HPEF presents Infinitus 2010, a Harry Potter conference            TEXT  MENU

July 15-18, 2010
Orlando, Florida

Why Wireless Internet at the Burrow is a Good Idea: In Praise of Technological Uselessness
Joel B. Hunter  

Any description of the present age would have to account for the place of technology. Technology, and digital technology in particular, is described routinely as having the power not only to accommodate our desires, enhance our experiences, and expand our abilities, but to transform the daily life of human societies and redirect the course of history. How are we to understand technology as a social and historical phenomenon, and how can we best analyze its character, claims and consequences? In this presentation, I shall advance an interpretation of technology based on the social, political and ethical contours delineated in the Harry Potter series. Rowling's depiction of magic and its uses in the series gives us an imaginative foothold from which to deepen our understanding of the relationship between technology, history, society and the character of contemporary life. The perspective on technology which her work presents gives us some critical tools with which to think through and anew the meaning and ethics of technology.

The idea of comparing the magical world of the HP series to our technological world is not new. An excellent essay by B. Lipscomb and W. C. Stewart, “Magic, Science and the Ethics of Technology,” appeared in Harry Potter and Philosophy: If Aristotle Ran Hogwarts. In a significant way, the issues I'm raising in this presentation are preliminary to that essay. Lipscomb and Stewart adopt the familiar characterization of technology as “applied science.” But I do not think that is sufficient to understand technology as a social, human and spiritual fact. And so I will appropriate the analyses of sociologist Jacques Ellul, especially as elaborated in his seminal The Technological Society. Following a brief overview of Ellul's ideas, I shall turn to the distinctions between historical, “traditional” magic and the magic of the HP series. Next, I will show the ways in which HP magic and technology are governed and operate by the same logic. I will conclude the presentation with some examples of social and political phenomena which correspond between Harry's and our world, and as time allows we will discuss the implications of those correspondences.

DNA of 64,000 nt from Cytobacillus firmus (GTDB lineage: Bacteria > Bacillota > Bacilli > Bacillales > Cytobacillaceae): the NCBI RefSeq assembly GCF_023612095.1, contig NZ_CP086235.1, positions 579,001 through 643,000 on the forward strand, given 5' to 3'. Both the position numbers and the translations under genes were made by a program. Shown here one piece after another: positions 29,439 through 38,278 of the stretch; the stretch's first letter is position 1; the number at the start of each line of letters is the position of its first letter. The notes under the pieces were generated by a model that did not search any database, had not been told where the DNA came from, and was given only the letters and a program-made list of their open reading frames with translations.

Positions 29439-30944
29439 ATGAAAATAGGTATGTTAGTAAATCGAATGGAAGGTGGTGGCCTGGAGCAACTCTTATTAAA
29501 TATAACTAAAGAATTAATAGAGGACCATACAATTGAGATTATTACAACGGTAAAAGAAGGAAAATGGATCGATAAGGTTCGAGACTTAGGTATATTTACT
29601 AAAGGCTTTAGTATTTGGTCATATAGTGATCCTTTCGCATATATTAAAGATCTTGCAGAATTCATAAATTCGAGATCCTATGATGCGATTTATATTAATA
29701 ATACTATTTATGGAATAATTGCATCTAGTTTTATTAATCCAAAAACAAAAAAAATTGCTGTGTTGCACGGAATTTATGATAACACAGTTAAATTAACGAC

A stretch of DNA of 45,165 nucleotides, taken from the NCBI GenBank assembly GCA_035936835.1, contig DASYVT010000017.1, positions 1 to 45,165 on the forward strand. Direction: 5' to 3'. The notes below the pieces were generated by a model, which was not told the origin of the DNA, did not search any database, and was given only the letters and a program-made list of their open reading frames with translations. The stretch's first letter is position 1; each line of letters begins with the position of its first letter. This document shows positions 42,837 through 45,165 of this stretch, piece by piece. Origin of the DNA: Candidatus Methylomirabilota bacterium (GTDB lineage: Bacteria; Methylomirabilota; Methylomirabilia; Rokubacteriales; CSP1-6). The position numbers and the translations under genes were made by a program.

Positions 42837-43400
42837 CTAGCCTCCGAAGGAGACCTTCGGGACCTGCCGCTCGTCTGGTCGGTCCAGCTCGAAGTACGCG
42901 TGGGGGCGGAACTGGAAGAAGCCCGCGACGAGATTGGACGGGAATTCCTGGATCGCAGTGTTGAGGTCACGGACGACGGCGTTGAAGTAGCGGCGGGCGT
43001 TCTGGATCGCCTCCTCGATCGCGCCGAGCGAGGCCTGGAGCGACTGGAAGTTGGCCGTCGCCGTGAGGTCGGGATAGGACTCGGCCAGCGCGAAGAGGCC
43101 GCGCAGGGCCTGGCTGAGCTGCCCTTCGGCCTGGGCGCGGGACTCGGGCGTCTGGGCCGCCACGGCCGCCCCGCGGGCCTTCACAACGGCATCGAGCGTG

Dr. Joel B. Hunter is an Honors Faculty Fellow of the Barrett Honors College at Arizona State University where he teaches a "Great Books" style humane letters course in intellectual history for first-year students. He has an undergraduate degree in electrical engineering (Georgia Tech, '90) and master of arts (Georgia State, '98) and doctoral degrees in philosophy (University of Kentucky, '08). He organized and became the faculty sponsor of the Harry Potter Society at ASU last year because of his philosophical interest in imaginative literature. The Harry Potter Society at ASU has weekly meetings to discuss the novels, secondary Potter literature, and explore the connections to other imaginative fiction and classical literature. In November 2009, the Society and the Barrett Honors College sponsored a public lecture by noted Potter analyst, Travis Prinzi. Mr. Prinzi has solicited a contribution from Dr. Hunter for his next volume of Hog's Head Conversations.
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